A KELTY mum has lost her life to Sepsis and her family want people to know about the dangers of the condition.
Emily Ireland (Wilson) who was only 59 years-old passed away on January 7, but despite the horrific pain, her family have come together to raise awareness of Sepsis - a rare but serious condition.
Emily's daughter Donna McFarlane told the Times: "We cannot help but think about how mum was seen by doctors and nurses and no-one spotted the signs. There is not enough knowledge out there on Sepsis.
"It is so crucial to spot the signs within the first “Golden Hour” as medical evidence has shown that the risk of death is halved and survival rates are more than 80%.
"A small hole in her bowel was found when she was admitted to hospital, but she was so sick doctors said she wouldn't survive the operation.
"The only option was to treat her with antibiotics but she rapidly deteriorated and in her final moments surrounded by her family and friends, me and my brother held mum's hand and spoke words of comfort to her.
"I stroked her head until she passed and told her to go and be with our uncle Billy."
Sepsis can look like self-limiting infections such as flu or chest infections. Emily's journey with Sepsis began in 2013 when she contracted it whilst being in Hospital.
Donna continued: "On New Year’s Eve we received a telephone call from doctors informing us to make our way to the hospital as mum had deteriorated for the worse.
"She was being transferred to intensive care. She became so sick that we were told to prepare ourselves for the worst.
"The doctor was not sure whether to put her on life support but we begged them to persist and give her a fighting chance.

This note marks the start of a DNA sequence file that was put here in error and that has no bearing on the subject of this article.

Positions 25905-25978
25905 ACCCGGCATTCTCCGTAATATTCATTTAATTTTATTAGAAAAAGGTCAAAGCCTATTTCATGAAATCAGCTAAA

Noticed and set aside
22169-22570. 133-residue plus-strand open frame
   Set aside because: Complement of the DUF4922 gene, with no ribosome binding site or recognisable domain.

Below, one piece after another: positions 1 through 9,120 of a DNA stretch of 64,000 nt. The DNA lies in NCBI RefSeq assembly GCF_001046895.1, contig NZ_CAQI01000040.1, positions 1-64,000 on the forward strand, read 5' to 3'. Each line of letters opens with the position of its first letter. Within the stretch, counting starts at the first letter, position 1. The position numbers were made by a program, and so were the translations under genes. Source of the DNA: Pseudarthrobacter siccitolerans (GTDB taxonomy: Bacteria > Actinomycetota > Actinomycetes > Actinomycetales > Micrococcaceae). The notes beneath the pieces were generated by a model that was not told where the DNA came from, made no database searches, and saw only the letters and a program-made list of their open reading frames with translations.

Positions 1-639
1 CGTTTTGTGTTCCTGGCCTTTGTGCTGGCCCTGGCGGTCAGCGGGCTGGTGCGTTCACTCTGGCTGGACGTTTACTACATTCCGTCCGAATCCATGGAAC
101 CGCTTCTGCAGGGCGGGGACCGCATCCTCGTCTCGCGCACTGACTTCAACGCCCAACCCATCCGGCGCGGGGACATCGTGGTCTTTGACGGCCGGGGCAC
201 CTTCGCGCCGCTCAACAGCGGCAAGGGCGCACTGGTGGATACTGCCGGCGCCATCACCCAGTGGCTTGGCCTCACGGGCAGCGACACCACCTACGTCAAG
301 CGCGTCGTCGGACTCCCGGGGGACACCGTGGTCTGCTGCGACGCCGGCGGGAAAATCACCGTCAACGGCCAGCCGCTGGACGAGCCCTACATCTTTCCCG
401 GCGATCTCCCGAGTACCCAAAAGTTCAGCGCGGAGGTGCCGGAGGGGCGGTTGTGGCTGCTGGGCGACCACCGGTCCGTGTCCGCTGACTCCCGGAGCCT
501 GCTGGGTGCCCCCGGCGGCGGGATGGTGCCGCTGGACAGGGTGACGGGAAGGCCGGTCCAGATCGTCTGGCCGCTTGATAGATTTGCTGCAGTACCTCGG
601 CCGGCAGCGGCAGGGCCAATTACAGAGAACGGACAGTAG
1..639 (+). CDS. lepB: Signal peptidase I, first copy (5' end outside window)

"Mum ended up making a full recovery and she looked fab."
Over the next three years Emily, an identical twin, became less reliant on doctors but became unwell again last month.
"She was shaky and had shortness of breath", said Donna. "A doctor gave antibiotics for a urine and chest infection on January 4, but one day later her breathing was becoming even more shorter and she had hardly passed any urine, so my brother telephoned for a doctor”.
"Later that evening doctors said there was still no sign of improvement and when we noticed her heart rate slowly dropping at 11.15pm, we knew then that our mum wasn't going to win this battle”.
Emily’s daughter and son describe their Mum as having a heart of gold and will be sadly missed by all her family and friends.
Donna added: "My mum's family were well known in the community, with a family of 11! When she and her twin sister, Jeanie, were younger they were right tom boys and we're always getting in trouble!"
To raise awareness of this horrible infection Emily's family are hosting a charity disco and raffle at the Kelty Club on April 1, funds will go to FEAT (Fiona Elizabeth Agnew Trust).
The charity is trying to develop new approaches to stop Sepsis including have trained dedicated A&E teams.
So far £482 has been raised for the charity. You can pick up your tickets at the Kelty Club or by emailing Donna, email@example.com